Aharish was teary-eyed when she took her turn at the ceremony, saying she was lighting the torch “for all human beings wherever they may be who have not lost hope for peace, and for the children, full of innocence who live on this Earth.

“For those we were but are no more, who fell victim to baseless hatred by those who have forgotten that we were all born in the image of one God. For Sephardim and Ashkenazim, religious and secular, Arabs and Jews, sons of this motherland that reminds us that we have no other place, for us as Israel, for the honor of mankind and for the glory of the State of Israel,” she said.

Aharish, the only Arab lighting a torch in the ceremony, also spoke in Arabic, saying: “For our honor as human beings, this is our country and there is no other.”

In an interview with the Times of Israel this week, Aharish defined her identity as Israeli first and foremost.

“Today, when people ask me ‘What are you?’ I say that I’m an Israeli,” she said. “I’m not ashamed of my Israeliness. Then I’m a woman, and then I’m an Arab Muslim. That’s the order: Israeli, woman, Arab Muslim.”

What a remarkable woman! Israel can be proud that Ms. Aharish is proud to be an Israeli.

Speaking of women, in the spirit of the day, here is a salute to the women of the IDF with the stories of 4 female soldiers of the IDF (h/t Elchanan):

On the same theme, here is a beautiful video produced by Nefesh B’Nefesh, on why Olim (immigrants to Israel) love Israel:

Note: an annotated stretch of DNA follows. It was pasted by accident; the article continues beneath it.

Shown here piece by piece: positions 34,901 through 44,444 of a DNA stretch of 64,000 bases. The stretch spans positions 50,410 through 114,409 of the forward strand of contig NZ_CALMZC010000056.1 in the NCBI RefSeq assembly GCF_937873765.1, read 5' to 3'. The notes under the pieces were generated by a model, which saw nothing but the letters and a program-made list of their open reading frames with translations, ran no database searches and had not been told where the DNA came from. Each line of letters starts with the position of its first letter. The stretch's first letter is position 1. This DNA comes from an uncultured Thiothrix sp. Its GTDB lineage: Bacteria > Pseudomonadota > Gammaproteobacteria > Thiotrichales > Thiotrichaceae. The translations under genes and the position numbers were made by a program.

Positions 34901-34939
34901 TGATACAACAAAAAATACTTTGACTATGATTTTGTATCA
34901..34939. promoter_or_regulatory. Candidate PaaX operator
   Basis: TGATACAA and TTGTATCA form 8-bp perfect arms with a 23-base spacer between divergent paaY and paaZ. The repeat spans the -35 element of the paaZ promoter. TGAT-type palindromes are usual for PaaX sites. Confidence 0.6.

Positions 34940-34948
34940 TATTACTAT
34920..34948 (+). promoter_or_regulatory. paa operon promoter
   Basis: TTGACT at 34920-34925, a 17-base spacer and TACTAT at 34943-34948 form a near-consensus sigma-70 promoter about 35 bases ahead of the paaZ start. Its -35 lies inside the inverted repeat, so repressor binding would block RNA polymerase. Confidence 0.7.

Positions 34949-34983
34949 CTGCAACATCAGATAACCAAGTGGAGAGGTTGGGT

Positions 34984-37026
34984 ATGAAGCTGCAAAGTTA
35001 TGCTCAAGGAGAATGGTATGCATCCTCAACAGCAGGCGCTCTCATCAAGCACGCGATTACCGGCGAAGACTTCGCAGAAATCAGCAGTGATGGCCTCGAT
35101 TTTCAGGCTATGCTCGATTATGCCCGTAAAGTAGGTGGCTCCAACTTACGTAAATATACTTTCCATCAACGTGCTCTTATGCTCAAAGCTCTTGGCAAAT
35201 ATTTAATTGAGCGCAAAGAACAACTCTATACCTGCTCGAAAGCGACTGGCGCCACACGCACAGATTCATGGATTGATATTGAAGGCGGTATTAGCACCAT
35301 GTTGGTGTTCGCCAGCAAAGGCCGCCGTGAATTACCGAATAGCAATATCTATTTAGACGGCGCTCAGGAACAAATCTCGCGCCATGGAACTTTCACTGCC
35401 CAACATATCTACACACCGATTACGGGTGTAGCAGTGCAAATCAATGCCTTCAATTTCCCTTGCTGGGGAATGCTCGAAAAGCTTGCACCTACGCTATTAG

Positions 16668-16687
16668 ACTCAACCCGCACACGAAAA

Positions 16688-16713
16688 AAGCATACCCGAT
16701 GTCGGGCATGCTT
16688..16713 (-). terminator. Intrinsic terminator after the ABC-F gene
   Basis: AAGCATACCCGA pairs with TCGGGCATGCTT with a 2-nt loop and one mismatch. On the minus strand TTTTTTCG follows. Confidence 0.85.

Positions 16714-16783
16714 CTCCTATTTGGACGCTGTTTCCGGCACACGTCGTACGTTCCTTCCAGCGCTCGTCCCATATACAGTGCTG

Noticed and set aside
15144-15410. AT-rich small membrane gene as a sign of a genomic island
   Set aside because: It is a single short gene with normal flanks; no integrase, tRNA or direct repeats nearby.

Look at this a beautiful project undertaken by the Knesset – a display of children’s drawings of the Israeli flag.

And here is a salute to Petach Tikva!  Yay for my hometown! (h/t Shelley). At least no. 55  of the 67 +1 reasons why I love Israel. :-)

 2. Who says we’re not traditional? Seventy- three percent of us fast on Yom Kippur, 84% in Jerusalem.

4. My supermarket features pins and tape at the entrance before Succot, anticipating the need to hang up children’s artwork in the tent-like booths.

8. The entire Cinema City in Jerusalem changed over to Passover mode on the same day.

9. When a new pharmacy opened on a trendy Jerusalem street, across from an old one, the buzz was about whether such close competition was allowed in Jewish law.

10. Israeli invention: a featherless chicken.

15. The news announcers say, “Moadim l’simha,” during Passover, and everyone knows that the greeting refers to the intermediate days of the holiday.

17. We treat over 90% of our wastewater, more than any other country. Our biggest garbage dump has become a terrific park.

18. Our average public healthcare is ranked superior to that of the United States, and everyone, employed or not, has coverage.

24. A new Israeli stamp features the Cyrus Declaration from 538 BCE, in which the Persian king allowed a return to Israel, as reported in the Book of Ezra.

The glue on the stamp is kosher.

25. Big signs off highways announce: “Shmita is observed here” – leaving the land fallow – and many hurried to plant before the sabbatical year began.

26. Keren Kayemeth LeIsrael-Jewish National Fund suspends tree-planting for a shmita year.

27. Importing vegetables from Hamas farms isn’t a peace initiative – it’s a shmita initiative.

28. An Israeli porcupine dug up a 1,400-year-old oil lamp.

33. El Al ground crew and flight attendants dress up for Purim.

34. TV news anchors wear costumes on Purim; TV marks Purim with Monty Python movies.

48. Don’t tell those who shout “apartheid”: Gaza farmers attended a seminar in northern Israel and learned to double their watermelon crop.

50. No wonder folks in Tel Aviv enjoy a beer. Bronze-Age beer mugs were recently discovered in the city.

51. Saveur Culinary Travel Awards 2014 named Israel’s airline a winner of the Inflight Wine award.